How was 2019 for you?
Kenny Dope: 2019 was bittersweet. Played some really amazing shows, both as Kenny Dope and Masters at Work. The travel though – people seem to think it’s glamorous because of social media, but it’s stressful. I just want to be home. Being away from home and my family is the hardest part. But this is what I love to do.
Moved to a new state. Best thing I ever did; I wish I did it sooner. The change of pace and scenery was greatly needed. Getting a fresh start on 2020.
Moving. Moving sucks, especially when you’re moving 80,000 records and a music studio plus your entire life.
Song of the year?
Rosalía & J Balvin feat. El Guincho – Con Altura (Catz ‘n Dogz Edit)
What’s your New Year’s resolution?
To go into the new year with 2020 vision. I have a lot of goals for 2020. The resolution is to get organized, stay focused and productive on all fronts. Family, music and new endeavors.
Robert Dietz is fearless. As America collectively muddles through another record-cold winter, the German DJ/producer decided to stare down all of the snowpocalypses and snowmageddons that were in the forecast for the month of March and book a U.S. tour. How hardcore is that? With temperatures cold and snow falling daily, thank goodness he’s made the pilgrimage with his warm, techy, and housey vibes in tow.
It’s no wonder Dietz is feeling motivated and ambitious. Known for releasing top-quality tracks on Desolate, Cecile and Cadenza, he just presented the world with his phenomenal Radio Raheem EP on his newly launched Berlin-based imprint, Truth Be Told.
We caught up with the globetrotting jock and asked him about the impetus behind launching TBT — take note: his Radio Raheem debut EP features a stellar collaboration with Detroit legend Eddie Fowlkes — and what influenced him to use the name of a character in Spike Lee’s classic 1989 movie Do The Right Thing as the EP’s title.
As a bonus, Dietz also shares a slightly embarrassing story about meeting Josh Wink at a wedding in Norway.
Robert Dietz’s Radio Raheem EP is out now on Truth Be Told. Catch Dietz with Josh Wink at Verboten in Brooklyn on March 6. His additional U.S. tour dates can be found here.Continue Reading →
Fifteen years ago I interviewed Todd “The God” Terry at Bass Hit Studios in Manhattan. I had met him previously while interviewing Masters at Work at the same studio — even getting the amazing opportunity to watch them work on a track together — but this was the first time we were connecting for a proper chat. It was late at night and Terry, who was flanked by two engineers, was hauling ass to make a deadline on a remix for Aswad’s “Shine.” These were the days when most DJs didn’t have publicists, few journalists in America gave a shit about dance music and being a fly on the wall at a remix session was possible without having to sign a non-disclosure agreement.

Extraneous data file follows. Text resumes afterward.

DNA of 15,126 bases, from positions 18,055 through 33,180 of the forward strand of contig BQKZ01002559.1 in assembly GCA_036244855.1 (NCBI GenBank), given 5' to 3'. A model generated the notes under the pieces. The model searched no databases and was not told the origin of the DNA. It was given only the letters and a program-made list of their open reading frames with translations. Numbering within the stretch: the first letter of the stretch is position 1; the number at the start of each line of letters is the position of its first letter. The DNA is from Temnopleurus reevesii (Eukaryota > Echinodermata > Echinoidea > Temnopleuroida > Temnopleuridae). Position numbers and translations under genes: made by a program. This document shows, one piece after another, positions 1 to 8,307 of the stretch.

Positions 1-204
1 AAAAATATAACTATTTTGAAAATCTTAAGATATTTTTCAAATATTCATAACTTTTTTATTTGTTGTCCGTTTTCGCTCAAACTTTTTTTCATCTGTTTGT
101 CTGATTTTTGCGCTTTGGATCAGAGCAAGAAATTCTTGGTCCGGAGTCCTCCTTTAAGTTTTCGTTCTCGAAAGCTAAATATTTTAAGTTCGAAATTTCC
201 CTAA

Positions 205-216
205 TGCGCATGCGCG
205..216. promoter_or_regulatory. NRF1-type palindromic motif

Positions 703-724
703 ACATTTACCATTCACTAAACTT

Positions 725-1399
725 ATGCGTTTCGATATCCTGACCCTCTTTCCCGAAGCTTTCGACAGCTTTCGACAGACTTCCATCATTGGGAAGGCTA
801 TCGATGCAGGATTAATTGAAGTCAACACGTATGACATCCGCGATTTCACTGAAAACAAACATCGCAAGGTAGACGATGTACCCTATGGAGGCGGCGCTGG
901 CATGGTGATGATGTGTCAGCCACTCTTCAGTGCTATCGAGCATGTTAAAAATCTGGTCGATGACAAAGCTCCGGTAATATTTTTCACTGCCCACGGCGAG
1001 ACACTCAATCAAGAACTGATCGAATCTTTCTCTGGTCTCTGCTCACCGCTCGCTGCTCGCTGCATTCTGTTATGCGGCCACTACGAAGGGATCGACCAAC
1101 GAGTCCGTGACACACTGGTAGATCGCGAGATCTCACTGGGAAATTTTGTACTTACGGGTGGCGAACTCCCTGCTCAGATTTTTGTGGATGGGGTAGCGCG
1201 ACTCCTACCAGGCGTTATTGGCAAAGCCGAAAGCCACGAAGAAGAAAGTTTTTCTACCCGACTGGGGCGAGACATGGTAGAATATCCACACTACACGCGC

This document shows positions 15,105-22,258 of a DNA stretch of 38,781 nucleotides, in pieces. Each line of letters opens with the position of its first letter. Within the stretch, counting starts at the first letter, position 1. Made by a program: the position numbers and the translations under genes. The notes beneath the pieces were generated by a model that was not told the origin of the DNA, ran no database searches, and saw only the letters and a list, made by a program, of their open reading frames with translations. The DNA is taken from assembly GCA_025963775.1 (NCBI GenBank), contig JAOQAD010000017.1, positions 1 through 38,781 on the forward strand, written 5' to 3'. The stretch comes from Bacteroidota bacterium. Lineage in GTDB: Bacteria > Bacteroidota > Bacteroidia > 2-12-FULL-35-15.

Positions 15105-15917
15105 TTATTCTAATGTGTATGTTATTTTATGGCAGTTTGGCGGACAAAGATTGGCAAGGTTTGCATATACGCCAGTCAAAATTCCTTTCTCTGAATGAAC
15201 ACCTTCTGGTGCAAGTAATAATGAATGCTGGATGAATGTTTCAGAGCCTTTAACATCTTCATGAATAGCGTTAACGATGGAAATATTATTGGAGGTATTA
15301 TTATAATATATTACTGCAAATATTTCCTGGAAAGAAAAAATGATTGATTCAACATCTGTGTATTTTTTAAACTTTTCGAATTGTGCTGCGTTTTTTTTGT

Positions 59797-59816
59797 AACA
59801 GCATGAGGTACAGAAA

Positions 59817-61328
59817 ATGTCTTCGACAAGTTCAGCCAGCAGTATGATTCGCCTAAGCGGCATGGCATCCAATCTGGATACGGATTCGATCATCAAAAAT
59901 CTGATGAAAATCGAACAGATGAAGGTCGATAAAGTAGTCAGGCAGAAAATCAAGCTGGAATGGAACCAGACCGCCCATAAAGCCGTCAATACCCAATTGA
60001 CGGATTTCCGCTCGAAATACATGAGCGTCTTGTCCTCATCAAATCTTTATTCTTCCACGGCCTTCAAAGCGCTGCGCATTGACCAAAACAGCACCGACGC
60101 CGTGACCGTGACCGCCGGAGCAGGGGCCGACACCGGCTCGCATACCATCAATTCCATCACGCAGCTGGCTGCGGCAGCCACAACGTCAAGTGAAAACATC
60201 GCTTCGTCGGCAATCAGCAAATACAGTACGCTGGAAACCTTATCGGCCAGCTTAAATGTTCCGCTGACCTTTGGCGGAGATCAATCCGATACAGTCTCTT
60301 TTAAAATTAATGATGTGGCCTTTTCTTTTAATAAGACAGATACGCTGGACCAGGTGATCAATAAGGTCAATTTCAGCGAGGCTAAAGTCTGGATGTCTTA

“Again!” Terry barked as he commanded a fat, ragga bassline and lilting piano melody which bleated from the studio monitors. In not much time I witnessed Terry take the production from ideation to declaring it was a wrap. (Read the full story published in Generatorhere.)
All these years later Todd Terry remains as relevant and productive as ever.
Thanks to the resurgence of interest in ’90s house, The God is bringing his sound to yet another generation. Do they know that he’s the musical architect behind ’80s and ’90s house classics like “Bango (To The Batmobile)/Back To The Beat,” House Of Gypsies’ “Sume Sigh Say,” Gypsymen’s “Hear the Music” and that evergreen remix of Everything But The Girl’s “Missing”? (And let’s not forget to mention his exploits in hip-house and the array of jams he released on his Freeze Records.) Maybe? But if you’re Todd Terry, you tend to not dwell on such things. You stick to doing what you do best: making great music for the dance floor by day and stoically standing in the DJ booth like a boss by night.
Always one to march to his own beat, last year Terry released a nifty retro-flavored cut “Real House.” The kicker is that it was not issued on his Inhouse label but on Steve Angello’s X Records, the sister imprint to Angello’s Size Records.
Around the time of the track’s release I got some time on the phone with Terry before he jetted off from his home base of New York City to god knows where. The first question on my mind was: How did a legendary house pioneer connect with one of the former members of Swedish House Mafia, whose music, it can be argued, is the antithesis of the musical blueprint Terry etched all those years ago.
Terry, who is known for his directness, pulled no punches about his union with Angello or the type of music he plays.
“I don’t care who did it, where it came from or what year it came out. I’m just gonna play what I think is a very dance floor friendly record. That’s my set.” Continue Reading →